Advice on using rights of way

When visiting the countryside, prepare for your visit by taking suitable clothing for the unpredictable weather conditions, and making sure you wear strong footwear. It is always best to let someone know where you are going, and what time you should be back.

Remember to always respect the countryside and follow the Countryside Code.

If you find a problem with any Public Rights of Way in Warwickshire, please tell us about it. You can report it online.


Walkers

As a walker, you are able to use all types of Public Rights of Way – public footpaths, public bridleways, restricted byways and byways open to all traffic.

Information about way markers, which show the status of a route.

You are allowed to take a dog with you but must make sure that it keeps to the line of the path. Advice about dogs in the countryside.

For those of you who want more of a challenge see countryside publications for books and leaflets for walks of different lengths.

Cyclists

As a cyclist you can use public bridleways, cycleways, restricted byways and byways open to all traffic.

Information about way markers, which show the status of a route.

You are not allowed to cycle on public footpaths without the landowners permission.

When cycling in the countryside always:

  • Wear bright clothing and a helmet;
  • Be aware and be alert;
  • It is safest to ride in single file;
  • Signalling clearly lets others know your intentions;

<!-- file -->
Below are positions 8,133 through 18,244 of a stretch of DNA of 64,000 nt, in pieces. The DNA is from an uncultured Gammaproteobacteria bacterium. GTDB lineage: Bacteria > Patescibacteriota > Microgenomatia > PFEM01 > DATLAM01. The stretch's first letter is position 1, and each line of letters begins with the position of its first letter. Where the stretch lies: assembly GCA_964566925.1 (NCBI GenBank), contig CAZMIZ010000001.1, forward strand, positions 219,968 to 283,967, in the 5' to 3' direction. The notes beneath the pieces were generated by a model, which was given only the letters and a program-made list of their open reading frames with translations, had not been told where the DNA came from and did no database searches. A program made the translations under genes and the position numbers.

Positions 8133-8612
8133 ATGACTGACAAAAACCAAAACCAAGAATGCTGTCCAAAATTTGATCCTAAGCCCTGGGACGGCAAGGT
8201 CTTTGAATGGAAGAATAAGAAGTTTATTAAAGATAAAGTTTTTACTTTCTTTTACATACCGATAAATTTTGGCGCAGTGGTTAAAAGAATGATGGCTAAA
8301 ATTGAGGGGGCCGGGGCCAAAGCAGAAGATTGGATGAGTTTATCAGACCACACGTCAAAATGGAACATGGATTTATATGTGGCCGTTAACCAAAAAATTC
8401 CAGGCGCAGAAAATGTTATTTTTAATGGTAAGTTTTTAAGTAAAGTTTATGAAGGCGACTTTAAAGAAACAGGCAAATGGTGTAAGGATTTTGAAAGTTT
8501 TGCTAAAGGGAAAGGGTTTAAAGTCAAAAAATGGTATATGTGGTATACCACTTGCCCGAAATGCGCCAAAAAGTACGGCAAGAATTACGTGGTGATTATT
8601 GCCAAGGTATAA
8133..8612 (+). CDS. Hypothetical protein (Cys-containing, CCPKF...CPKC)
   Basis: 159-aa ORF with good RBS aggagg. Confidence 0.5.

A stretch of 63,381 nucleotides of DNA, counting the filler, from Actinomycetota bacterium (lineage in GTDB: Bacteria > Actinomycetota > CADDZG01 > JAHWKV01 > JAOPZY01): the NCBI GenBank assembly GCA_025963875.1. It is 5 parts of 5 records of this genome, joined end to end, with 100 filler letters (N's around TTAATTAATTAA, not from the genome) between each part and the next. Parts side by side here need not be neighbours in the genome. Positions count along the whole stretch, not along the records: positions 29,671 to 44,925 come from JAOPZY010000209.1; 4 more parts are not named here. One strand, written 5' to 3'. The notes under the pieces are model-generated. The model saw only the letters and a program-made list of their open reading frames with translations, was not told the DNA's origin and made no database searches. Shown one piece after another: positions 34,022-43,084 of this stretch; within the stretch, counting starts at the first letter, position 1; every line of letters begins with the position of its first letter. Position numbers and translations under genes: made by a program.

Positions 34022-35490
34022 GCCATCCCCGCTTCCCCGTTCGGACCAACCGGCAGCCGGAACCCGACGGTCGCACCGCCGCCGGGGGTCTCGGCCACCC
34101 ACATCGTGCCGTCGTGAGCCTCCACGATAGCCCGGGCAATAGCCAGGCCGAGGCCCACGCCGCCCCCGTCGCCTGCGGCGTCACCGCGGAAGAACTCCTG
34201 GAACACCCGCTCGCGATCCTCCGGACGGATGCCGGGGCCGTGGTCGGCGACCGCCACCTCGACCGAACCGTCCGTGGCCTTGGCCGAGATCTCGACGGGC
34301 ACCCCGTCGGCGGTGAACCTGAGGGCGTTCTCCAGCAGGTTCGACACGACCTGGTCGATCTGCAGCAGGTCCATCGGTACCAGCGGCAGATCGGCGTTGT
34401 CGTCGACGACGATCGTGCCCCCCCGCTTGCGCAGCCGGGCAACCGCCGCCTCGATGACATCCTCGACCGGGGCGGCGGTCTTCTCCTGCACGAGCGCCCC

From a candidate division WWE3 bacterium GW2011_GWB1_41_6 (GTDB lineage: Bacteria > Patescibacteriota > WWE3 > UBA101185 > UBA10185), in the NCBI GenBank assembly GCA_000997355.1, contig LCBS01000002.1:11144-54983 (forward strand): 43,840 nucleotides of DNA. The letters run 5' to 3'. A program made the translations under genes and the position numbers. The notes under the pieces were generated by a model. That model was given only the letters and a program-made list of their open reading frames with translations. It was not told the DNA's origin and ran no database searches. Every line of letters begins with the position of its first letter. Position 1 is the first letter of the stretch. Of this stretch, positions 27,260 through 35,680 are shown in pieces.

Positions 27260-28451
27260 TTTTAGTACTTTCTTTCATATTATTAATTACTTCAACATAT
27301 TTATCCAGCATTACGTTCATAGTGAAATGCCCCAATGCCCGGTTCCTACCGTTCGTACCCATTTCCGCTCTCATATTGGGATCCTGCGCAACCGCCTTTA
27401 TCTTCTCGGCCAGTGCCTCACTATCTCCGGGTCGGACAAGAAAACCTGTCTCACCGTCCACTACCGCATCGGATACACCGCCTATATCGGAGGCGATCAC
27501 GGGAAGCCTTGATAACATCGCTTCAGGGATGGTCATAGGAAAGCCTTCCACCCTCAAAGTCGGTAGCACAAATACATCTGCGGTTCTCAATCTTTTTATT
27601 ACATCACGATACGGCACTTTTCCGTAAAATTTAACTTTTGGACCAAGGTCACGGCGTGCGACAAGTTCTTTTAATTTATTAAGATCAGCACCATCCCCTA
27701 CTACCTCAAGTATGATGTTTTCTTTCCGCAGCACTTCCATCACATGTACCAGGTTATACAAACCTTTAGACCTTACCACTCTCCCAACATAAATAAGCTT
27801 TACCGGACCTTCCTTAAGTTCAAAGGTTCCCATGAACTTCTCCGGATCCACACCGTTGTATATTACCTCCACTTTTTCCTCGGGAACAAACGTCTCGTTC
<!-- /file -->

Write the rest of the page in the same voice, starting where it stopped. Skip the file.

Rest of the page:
• Carry a puncture repair kit;
  • Check your brakes, wheels and tyres.

More useful information can be found at:

Cycling

Horse riders

As a horse rider you can ride or lead a horse on public bridleways, restricted byways and byways open to all traffic.

Information about way markers, which show the status of a route.

You are not allowed to ride or lead a horse on public footpaths without the landowners permission.

The British Horse Society website provides useful advice for Horse Riders.

More useful information can be found at the following websites:

Toll Rides (Off-Road) Trust

Drivers

If you are driving a horse-drawn vehicle, you can use restricted byways and byways open to all traffic. Mechanically propelled vehicles, eg motorbikes, quad bikes and 4x4s, can only use byways open to all traffic (and of course the ordinary road network) if the vehicle is road legal i.e taxed, MOT’d (if applicable) and insured; and the driver has a valid driving licence.

Information about way markers, which show the status of a route.

You are not allowed to drive a mechanically propelled vehicle on public footpaths, bridleways or restricted byways without the landowners permission.

Advice on using rights of way was last updated on June 20, 2017.


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